|Rugby World Cup quarter-final: Australia v Scotland|
|Venue: Twickenham Date: Sunday, 18 October Kick-off: 16:00 BST|
|Coverage: Listen on BBC Radio Scotland & BBC Radio 5 live; live text coverage on BBC Sport website|
It's known that some of the Scotland players like a little gamble in their downtime, a game of cards to occupy the hours, some harmless fun between training sessions, video sessions and honesty sessions.
If any of them were to look at the bewildering array of bets available on their World Cup quarter-final against Australia at Twickenham on Sunday, they might be tempted to pick up the phone - if only to throw it against the wall in anger.
To say that Scotland are underdogs doesn't even begin to scratch the surface of how unfancied they are to beat the Wallabies, even after Ross Ford and Jonny Gray dramatically won their appeals against suspension and were cleared to play.
They're available at 9-1 to win the match with the most probable Australia winning margin - according to the odds-layers - being somewhere between 11-15 points.
Australia, in most places, are favourites to score first and to score last, favourites to be ahead after 20 minutes, 40 minutes, 60 minutes and 80 minutes, first favourite, second favourite and third favourite to win man of the match, with their players also occupying the top eight options for the game's opening try-scorer.
Scotland are ahead in a few categories, none of them complimentary. They are, for instance, deemed to be the team most likely to get a yellow card, or most yellow cards. The fact that the Wallabies had double the number of yellows than Scotland in the group stage is, seemingly, neither here nor there with the bookmakers.
They can't see past Australia.
What to do with the Newcastle Two?
The credibility of the World Cup's disciplinary system lies in tatters, but Vern Cotter isn't going to get himself involved in the politics of rugby. He has enough on his plate.
Ross Ford and Jonny Gray are now available and the head coach had a decision to make. He's made it already, but he doesn't have to make it public until an hour before kick-off. So we wait and we speculate.
There are two ways to go. The first involves Cotter going to Fraser Brown and Tim Swinson and saying: "I don't care about the appeal verdict. I believe in you. Jonny and Ross are on the bench and you're starting."
In that scenario, it would be easy to see how Brown and Swinson would go into the game with a huge lift and a renewed determination to run through walls.
Cotter still has two liberated big hitters to come off the bench when he needs them, two guys who'll just be happy to be in the 23 given all that has gone on this week.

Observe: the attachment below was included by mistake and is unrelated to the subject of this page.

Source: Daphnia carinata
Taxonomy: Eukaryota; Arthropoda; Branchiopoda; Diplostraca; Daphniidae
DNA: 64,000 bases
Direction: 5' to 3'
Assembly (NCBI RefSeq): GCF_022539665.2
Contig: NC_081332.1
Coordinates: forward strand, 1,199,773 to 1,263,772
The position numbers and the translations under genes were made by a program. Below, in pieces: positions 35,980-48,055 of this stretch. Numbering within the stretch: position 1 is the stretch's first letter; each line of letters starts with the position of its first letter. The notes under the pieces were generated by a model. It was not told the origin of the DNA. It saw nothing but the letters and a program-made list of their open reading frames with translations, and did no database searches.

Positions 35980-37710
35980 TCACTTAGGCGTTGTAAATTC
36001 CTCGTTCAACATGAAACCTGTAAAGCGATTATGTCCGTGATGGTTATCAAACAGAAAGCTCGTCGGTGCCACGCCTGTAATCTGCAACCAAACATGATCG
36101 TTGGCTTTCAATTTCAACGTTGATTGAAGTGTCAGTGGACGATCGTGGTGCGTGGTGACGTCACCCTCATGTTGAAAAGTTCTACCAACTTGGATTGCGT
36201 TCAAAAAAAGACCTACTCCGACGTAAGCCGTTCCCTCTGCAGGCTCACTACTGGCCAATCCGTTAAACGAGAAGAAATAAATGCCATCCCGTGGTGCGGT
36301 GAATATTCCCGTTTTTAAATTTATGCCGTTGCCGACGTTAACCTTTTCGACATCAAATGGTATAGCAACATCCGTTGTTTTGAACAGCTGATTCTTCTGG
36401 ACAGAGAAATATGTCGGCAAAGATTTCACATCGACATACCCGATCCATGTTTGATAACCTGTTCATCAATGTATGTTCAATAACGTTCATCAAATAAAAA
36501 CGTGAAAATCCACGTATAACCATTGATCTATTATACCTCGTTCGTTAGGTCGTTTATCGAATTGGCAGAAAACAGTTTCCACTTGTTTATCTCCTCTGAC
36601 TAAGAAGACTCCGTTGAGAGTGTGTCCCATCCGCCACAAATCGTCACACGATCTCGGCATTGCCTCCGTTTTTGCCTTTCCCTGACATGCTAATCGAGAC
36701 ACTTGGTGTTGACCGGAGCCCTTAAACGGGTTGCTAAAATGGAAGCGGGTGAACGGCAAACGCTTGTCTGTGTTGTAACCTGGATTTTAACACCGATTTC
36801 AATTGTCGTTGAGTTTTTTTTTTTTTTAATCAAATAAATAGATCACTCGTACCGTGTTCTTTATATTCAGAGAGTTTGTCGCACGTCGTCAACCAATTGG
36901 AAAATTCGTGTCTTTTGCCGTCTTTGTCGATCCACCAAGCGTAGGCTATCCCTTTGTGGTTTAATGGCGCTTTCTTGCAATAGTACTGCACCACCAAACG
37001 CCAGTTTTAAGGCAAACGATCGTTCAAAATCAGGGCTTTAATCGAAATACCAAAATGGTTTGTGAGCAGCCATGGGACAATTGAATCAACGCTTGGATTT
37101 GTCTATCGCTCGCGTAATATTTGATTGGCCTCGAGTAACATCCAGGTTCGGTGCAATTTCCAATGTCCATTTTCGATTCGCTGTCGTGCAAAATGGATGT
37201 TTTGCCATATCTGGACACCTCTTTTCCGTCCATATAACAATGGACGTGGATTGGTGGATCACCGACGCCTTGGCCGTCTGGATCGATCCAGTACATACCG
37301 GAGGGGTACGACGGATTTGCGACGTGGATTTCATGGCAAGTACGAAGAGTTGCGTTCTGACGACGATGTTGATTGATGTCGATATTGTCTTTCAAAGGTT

The alternative road is that Cotter gets brutal and says: "Look lads, Jonny is our number one lineout caller and most prolific tackler, plus we need Ross's experience to go up against Stephen Moore. So, sorry, but you're now on the bench."
He now has his two frontline players back in the team, but, possibly, two others on the bench, Brown and Swinson, who've just taken a big bang to their confidence. What does Cotter do? It's a big call. The comfort, of course, comes in the fact that he has to make it.
For any Scot hoping that Australia will go into Sunday with one eye on the quarter-final and the other on the semi-final a week later, Michael Cheika's words came as bad news.
Cheika has gone out of his way to stress that his team will not, and cannot, take Scotland lightly. He said that his boys are ready for a "lot of pain" in what he believes will be their toughest game in the World Cup so far. He doesn't accept that Australia are favourites.
He's over-egging it, but the mantra from all corners of this Wallaby squad has been the same. They respect what Scotland have done and what they are capable of doing. Another story emerged from the Australia camp that poked a giant hole in any complacency argument.
Early last week, Cheika gathered his squad together and spoke of Australia's unexpected exit from the World Cup in 2007, at England's hand in the quarter-final.
He pointed around the room to six people who were involved in a defeat that haunted Australian rugby for years after - current players Stephen Moore, Drew Mitchell, Adam Ashley-Cooper and Matt Giteau, plus the former fly-half and now attack coach, Stephen Larkham, and ex-hooker and now media manager Adam Freier.
It was Cheika's way of reminding them what can happen when they take their eye off the ball. And it was a message that Moore, who will win his 100th cap on Sunday, re-iterated at training on Friday.
"Moorey said that we were in a similar position in '07, where we went all right in the pool stages and then took it a bit for granted," said second-row Kane Douglas.
The Wallabies don't sound like a team that are heading for Twickenham with their head in the clouds.
The battle of the back row